University of Iowa seeks bids to raze University Club

UI hasn't awarded redevelopment partnership

The Pentacrest on the campus of the University of Iowa including the Old Capitol Building (center), Macbride Hall (top l
The Pentacrest on the campus of the University of Iowa including the Old Capitol Building (center), Macbride Hall (top left), Jessup Hall (bottom left), Schaeffer Hall (top right), and MacLean Hall (bottom right) in an aerial photograph in Iowa City on Monday, Sep. 17, 2018. This photo was taken by a licensed drone pilot following FAA guidelines. (Stephen Mally/The Gazette)

IOWA CITY — Coming up on two years after the University of Iowa announced plans to shutter its nearly 60-year-old University Club and redevelop the property, the campus is calling for bids to raze the about 30,000-square-foot building and its associated pool, pool house, and tennis courts.

Interested contractors have until May 7 to bid for the project, which is expected to cost the university $570,000, according to the university’s facilities website. The construction site — 1360 Melrose Ave. just west of Kinnick Stadium — is 111,470 square feet in total, according to construction documents.

Demolition details indicate the university wants to keep the club’s parking lot and lighting intact and backfill some portions of the site. Razing and redeveloping the site makes sense, according to UI officials, who report the club — which opened in 1960 as the University Athletic Club — is outdated, costly to operate, and outside the university mission.

The university initially floated the idea of replacing the club building with a hotel, but then expanded that idea to a larger redevelopment dream — asking prospective partners to prepare proposals for a re-imagined use of the site.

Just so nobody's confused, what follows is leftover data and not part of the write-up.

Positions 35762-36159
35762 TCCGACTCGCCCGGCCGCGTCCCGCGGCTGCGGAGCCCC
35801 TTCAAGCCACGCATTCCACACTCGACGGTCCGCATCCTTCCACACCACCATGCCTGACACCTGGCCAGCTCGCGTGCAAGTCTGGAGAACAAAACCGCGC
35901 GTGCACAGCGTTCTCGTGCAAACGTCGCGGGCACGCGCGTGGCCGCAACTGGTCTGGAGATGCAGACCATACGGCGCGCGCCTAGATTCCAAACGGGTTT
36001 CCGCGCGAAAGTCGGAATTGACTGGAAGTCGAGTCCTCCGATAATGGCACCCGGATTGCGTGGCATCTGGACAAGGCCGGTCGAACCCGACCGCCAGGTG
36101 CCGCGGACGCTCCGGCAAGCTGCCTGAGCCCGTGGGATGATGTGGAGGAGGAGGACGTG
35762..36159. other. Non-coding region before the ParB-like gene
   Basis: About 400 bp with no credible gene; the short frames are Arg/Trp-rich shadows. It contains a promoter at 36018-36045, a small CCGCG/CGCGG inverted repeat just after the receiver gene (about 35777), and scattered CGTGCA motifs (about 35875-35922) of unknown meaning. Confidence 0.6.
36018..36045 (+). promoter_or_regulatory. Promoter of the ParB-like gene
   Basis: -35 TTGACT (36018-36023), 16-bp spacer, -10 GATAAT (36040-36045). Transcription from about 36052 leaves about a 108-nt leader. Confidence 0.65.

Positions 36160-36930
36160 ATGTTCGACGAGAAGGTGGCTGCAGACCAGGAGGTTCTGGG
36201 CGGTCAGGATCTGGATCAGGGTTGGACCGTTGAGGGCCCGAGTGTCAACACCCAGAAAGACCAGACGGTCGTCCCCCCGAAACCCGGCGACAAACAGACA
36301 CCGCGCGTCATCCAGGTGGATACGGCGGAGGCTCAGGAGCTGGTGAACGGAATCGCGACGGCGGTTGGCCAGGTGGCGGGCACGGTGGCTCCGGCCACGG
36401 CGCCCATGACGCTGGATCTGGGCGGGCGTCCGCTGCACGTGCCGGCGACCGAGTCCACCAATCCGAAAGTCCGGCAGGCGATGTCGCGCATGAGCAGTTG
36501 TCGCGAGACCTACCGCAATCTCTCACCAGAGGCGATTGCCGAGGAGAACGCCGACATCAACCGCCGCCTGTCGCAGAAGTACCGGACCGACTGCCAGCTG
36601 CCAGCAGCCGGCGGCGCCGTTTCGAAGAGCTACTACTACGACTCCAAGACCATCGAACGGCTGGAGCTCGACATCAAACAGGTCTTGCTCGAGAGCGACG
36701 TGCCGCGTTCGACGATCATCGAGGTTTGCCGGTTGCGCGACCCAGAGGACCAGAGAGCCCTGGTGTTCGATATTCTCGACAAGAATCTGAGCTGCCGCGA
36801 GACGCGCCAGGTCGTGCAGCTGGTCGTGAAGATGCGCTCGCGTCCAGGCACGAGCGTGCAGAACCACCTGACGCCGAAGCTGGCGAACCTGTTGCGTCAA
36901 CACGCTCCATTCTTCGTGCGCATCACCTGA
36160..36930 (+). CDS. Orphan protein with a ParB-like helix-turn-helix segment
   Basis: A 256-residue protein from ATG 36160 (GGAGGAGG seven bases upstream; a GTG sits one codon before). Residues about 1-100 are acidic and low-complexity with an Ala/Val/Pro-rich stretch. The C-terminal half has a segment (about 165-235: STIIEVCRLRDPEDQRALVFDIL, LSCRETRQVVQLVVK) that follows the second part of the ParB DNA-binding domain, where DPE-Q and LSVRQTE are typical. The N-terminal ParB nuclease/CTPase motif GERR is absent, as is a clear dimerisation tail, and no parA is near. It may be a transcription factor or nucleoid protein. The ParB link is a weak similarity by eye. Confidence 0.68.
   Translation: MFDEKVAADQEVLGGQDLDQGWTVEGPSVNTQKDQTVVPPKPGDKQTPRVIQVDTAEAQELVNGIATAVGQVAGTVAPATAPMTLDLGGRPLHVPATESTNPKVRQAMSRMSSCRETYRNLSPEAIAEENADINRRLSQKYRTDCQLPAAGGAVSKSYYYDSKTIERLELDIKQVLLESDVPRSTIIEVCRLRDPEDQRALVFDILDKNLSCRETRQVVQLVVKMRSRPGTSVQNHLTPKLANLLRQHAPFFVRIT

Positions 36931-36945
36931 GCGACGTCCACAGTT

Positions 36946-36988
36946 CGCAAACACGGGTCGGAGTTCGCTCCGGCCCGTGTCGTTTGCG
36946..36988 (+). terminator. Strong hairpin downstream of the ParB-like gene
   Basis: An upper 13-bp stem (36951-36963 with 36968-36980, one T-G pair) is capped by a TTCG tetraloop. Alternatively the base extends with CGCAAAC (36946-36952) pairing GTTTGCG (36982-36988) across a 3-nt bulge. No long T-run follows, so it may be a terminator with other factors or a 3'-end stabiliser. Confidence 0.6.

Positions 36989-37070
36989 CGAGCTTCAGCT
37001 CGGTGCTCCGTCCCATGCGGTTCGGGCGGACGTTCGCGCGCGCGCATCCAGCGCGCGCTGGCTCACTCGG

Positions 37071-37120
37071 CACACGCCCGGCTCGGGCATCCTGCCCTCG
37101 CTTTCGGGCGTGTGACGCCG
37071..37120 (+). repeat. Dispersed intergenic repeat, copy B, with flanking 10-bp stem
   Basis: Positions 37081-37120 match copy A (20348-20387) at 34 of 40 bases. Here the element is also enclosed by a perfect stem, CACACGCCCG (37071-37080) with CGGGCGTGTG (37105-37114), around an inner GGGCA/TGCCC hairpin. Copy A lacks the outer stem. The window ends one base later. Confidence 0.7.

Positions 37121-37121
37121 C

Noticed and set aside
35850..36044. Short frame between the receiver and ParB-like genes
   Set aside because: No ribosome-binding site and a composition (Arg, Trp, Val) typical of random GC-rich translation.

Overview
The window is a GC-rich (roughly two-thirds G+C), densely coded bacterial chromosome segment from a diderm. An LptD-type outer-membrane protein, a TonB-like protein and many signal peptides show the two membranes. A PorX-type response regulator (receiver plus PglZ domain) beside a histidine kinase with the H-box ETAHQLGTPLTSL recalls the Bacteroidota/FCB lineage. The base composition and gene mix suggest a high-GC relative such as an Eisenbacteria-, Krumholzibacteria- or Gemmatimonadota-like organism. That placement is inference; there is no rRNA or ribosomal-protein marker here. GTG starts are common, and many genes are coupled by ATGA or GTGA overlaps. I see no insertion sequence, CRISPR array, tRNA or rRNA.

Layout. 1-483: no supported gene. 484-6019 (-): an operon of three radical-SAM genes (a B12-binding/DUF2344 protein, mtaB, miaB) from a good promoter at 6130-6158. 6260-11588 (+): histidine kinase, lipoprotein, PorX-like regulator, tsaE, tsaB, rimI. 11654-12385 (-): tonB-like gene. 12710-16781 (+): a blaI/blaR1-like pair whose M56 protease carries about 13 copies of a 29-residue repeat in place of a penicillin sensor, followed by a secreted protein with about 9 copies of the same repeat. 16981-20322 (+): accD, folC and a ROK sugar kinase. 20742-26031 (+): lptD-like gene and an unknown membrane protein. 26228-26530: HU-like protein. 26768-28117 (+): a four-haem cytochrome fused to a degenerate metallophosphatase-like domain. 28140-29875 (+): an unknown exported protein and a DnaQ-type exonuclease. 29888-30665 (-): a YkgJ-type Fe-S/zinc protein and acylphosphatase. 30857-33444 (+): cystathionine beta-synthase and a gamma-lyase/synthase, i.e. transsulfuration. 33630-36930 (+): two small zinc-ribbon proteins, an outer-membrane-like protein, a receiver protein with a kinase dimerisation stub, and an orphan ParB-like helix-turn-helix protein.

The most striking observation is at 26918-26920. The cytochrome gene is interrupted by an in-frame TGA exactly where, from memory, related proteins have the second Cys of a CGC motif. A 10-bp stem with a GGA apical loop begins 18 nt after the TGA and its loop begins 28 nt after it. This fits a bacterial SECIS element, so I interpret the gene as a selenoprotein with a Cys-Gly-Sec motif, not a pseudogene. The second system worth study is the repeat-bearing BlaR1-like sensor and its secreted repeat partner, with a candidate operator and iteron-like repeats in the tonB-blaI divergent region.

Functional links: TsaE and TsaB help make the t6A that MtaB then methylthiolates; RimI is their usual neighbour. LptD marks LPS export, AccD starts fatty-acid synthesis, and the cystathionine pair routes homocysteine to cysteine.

In May 2018, the university reissued its call for proposals for a 44-acre swath of UI-owned land on which the clubhouse sits — offering a much broader opportunity than just the hotel. In issuing that call, the university highlighted its plans to build a new $10 million clubhouse for its “championship level” Finkbine Golf Course and offered suggestions like a boutique hotel, micro conference center, private member club, retail shops, or even residential housing.

The deadline for those proposals was Aug. 1, and the university has not awarded the project.

Prospective bidders submitted a long list of questions, according to the facilities website, including around UI expectations for the site. In the university’s answers, it notes, “There is no mandatory requirement that the University Club be replaced.”

When asked about a residential piece of the project, UI officials expressed interest “in how positive/sustainable revenue for the university will be generated by the residential component of the overall development.”

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